On average, families spent $26,226 on college in 2018-2019. Parents are also borrowing more with the average annual borrowing amount for parent borrowers more than tripling over the past 25 years. I think parents should stop paying for college and definitely should not go into personal debt for it.
Did you start an education fund for your kids right after they were born? That’s become more common. Saving for your kids’ college education is even part of Dave Ramsey’s baby step 5.
Planning is smart. It’s great to prepare for the future, but not so that you can 100% fund your kid’s college experience.
Some parents are saving their hard-earned money for over 15 years for their children to attend institutes of higher learning. The price of attending college keeps going up and trying to save money for multiple kids to go to college adds significant financial stress.
This isn’t about the financial stress this puts on parents, although that is real. This is about what our kids learn and experience when we completely fund their lives into their early twenties.
Why parents should stop paying for college:
- Lessons learned
- Struggle & grow
- Protect & prepare
At what age do you think kids should become responsible for their own lives? I’m not saying we don’t help at all, but it seems as though the pendulum has swung the other direction and parents are over managing their kids’ lives.
In my early twenties, I worked at a University. I fielded many calls from parents who were trying to take care of things for their kids.
Some of them were parents to 18-year-old freshmen and a couple of others were parents of 20 somethings in law school. Plenty of students were managing their own lives, of course, but I wasn’t hearing from their parents.
What I found most interesting were the parents who insisted that their kids should not be treated as adults even though they legally were adults. The parents were footing the bill for the school and thus felt like they should be able to continue to manage various aspects of their kid’s life.
At some point, parents need to let go…preferably before our kids reach their twenties. We’re actually doing a disservice to our kids by paying for their life and micromanaging it.
We are delaying adulthood and preventing our children from maturing when we insist on doing everything for them. Parents should stop paying for college or at least from funding it entirely.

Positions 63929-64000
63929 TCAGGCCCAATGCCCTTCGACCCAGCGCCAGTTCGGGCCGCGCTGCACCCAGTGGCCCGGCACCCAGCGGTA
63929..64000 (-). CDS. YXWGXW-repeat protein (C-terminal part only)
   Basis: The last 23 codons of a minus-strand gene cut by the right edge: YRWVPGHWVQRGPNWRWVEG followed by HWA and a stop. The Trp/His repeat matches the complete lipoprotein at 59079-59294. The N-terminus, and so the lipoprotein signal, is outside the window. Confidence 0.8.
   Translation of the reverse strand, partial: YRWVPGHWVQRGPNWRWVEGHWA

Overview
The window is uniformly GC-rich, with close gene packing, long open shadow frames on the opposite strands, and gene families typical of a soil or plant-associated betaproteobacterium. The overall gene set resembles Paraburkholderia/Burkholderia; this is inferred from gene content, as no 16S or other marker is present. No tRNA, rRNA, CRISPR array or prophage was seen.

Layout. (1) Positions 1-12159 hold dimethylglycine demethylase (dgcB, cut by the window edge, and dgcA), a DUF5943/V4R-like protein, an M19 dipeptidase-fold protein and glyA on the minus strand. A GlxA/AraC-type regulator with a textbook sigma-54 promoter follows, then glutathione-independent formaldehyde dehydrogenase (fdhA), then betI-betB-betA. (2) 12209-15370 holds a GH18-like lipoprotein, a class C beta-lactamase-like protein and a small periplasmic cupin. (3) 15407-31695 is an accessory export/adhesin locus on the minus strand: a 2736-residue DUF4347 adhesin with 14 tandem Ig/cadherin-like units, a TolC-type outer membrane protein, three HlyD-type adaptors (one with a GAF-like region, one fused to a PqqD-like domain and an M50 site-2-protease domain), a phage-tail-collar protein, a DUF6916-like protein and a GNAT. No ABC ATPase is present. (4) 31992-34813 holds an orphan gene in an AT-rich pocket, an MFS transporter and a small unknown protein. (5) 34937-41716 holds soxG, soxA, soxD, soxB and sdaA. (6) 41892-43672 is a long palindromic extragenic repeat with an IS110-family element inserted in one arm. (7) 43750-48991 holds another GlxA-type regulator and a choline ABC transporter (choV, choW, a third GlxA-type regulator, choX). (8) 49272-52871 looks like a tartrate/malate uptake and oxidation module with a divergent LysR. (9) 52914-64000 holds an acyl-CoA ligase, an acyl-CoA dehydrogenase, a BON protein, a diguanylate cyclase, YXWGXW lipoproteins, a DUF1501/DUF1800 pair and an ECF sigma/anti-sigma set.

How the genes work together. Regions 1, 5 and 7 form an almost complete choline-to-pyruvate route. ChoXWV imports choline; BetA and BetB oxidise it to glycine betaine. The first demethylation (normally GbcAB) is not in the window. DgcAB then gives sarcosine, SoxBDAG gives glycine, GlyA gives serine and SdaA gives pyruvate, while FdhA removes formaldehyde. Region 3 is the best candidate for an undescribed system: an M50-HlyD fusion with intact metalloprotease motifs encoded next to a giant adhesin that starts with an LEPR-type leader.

Kids will often live up to our expectations. If we treat them as children instead of young adults, they’re more likely to behave like children.
Young adults should be part of the process of problem-solving to figure out how to make college work. We as the parents get to partner with them as they sort out financial aid, scholarship applications, looking for jobs, and considering which option is the best fit for them.
And by partner with them, I mean help them if they get stuck. I do not mean taking over and doing these things for them. It is the kid who should be making the decisions about their future and the parent is there to help guide and support them.
Research schools with them. Consider community college or opting for a running start program if they are available in your area. Start these conversations early on in high school since some of the programs begin their junior year.
Talk about the costs associated with various college options. And in this also realize that college isn’t the only or best choice for every person. There are trade schools, online schools, or training programs that may be a better fit. Entrepreneurship is increasingly becoming a valid choice too.
When I was considering my college options, my parents were clear with me on how much they were willing to contribute. It was a flat amount regardless of where I chose to go.
In the end, I opted for a small private school knowing that it was more expensive but also that the experience was worth it to me. I applied for scholarships and I took out loans.
I was invested in my education and worked an on-campus and an off-campus job. During my junior year, I was a resident advisor so I could save on housing costs. I took summer school classes at a community college so I could save money and graduate a semester early.